Fallout 4 – Beyond Good and Evil


Rexis here!

What does it mean to be evil?

Google tells me it means “profoundly immoral and malevolent.” This is an important definition because morality is objective. What is evil to one person may not be evil to another. Why do I bring this up? Mostly because I started playing Fallout 4 again and while I think its a masterpiece of moral grey areas, others seem to have a hard time understanding the simple narrative and prefer the usual complaint of “I can’t choose to kill everyone, therefore I can’t be an evil character.” They go on to blame lazy writing, casual players ruining the franchise, and the IP being in the hands of the wrong development team (among other things, look at a YouTube comment section and you’ll see what I mean).

Could it be, though, that Bethesda is presenting you the ultimate type of story arch? The one in which the hero/villain is not clearly defined? George R. R. Martin takes this concept to soaring heights in Game of Thrones, ensuring that the heroes and villains are pretty much all grey and he is lauded for it. Bethesda does it and gets crap for it. I suppose without a karma meter it can be difficult to know if what you are doing it wrong, huh? Like murder.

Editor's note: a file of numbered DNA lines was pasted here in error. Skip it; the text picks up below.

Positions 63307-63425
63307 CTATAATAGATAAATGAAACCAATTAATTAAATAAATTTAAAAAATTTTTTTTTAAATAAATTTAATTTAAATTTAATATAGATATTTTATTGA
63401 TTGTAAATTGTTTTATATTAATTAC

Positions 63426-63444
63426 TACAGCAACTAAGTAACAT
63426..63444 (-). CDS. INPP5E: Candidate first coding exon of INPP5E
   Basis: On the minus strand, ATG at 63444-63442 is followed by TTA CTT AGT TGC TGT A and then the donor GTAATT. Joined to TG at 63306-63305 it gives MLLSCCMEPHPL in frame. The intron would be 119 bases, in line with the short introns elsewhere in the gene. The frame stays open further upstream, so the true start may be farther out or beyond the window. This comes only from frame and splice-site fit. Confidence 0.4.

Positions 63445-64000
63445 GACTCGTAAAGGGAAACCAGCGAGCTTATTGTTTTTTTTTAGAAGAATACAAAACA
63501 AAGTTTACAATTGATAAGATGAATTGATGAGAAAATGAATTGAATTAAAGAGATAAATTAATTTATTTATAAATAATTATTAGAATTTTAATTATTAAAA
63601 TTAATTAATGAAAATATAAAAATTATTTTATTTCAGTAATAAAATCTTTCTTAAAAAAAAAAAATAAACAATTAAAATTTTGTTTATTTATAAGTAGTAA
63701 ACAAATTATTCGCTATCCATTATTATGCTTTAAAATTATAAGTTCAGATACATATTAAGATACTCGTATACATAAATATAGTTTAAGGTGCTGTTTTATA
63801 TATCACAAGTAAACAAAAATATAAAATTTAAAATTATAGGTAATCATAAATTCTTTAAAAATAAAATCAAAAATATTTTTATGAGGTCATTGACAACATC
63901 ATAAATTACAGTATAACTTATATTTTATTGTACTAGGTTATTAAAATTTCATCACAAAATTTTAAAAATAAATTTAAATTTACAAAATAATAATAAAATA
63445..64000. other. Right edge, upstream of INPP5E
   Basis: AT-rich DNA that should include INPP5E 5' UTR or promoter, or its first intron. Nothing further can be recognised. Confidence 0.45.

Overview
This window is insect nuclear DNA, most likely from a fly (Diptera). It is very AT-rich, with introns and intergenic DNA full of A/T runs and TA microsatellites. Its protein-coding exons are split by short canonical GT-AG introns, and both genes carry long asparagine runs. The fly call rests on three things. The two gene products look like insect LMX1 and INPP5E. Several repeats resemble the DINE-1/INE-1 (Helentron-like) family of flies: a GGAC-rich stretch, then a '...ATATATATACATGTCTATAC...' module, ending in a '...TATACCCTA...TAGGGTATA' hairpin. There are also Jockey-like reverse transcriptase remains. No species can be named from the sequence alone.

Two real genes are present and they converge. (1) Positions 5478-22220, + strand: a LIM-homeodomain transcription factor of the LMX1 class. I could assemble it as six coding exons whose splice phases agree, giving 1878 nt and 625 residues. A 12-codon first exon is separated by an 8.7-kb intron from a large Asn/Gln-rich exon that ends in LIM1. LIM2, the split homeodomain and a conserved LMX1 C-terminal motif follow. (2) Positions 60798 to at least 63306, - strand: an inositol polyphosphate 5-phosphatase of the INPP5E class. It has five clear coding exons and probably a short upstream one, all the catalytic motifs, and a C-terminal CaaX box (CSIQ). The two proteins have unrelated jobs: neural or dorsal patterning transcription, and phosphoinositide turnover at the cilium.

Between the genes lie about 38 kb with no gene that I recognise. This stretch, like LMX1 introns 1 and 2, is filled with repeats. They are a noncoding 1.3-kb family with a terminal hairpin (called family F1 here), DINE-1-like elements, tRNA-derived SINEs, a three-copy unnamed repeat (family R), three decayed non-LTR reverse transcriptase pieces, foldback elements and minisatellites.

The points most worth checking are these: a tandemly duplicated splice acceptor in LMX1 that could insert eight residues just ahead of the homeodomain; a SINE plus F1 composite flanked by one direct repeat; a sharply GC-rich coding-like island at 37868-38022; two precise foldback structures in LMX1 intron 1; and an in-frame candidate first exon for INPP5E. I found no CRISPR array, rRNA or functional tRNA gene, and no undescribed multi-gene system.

Fallout 4, in my opinion, is reaching for a higher mark. Gone are the days of simply enslaving Wasteland survivors. Now we must ask a serious question, one that has far too important implications: How do I feel about artificial intelligence?

(And by extension: How human do you have to be to be considered human? Is AI life valuable? Is it even life? Do synths have rights? Do they have the right to exist at all? If they are indistinguishable from human and express all ranges of emotion, are they really just machines? If some synths do bad things, should we destroy them all? What if some are genuinely good? Should we distinguish between synths and humans at all times or just let it be? Do they deserve saving or eradication?)

This question defines your character in the game and when presented with the four factions, you must choose which prevails. (Spoilers from here on, btw.) You could choose to side with the Brotherhood of Steel who seek to destroy all synths and impose their military might and technology on the Commonwealth.  You could join the Institute and your son, who are known as the boogeymen of the Commonwealth because they kidnap people and replace them with synths, acting upon the land like an experiment, guised as an attempt to somehow aid mankind. The Railroad seems like a good choice because they free synths from a life of slavery, but the ends always justify the means and they don’t care who they hurt in the process. The Minutemen on the other hand seem a bit like the good guys, desiring a rebuilt Commonwealth and destruction of the Institute. Though they seem unconcerned about the actions of the Railroad.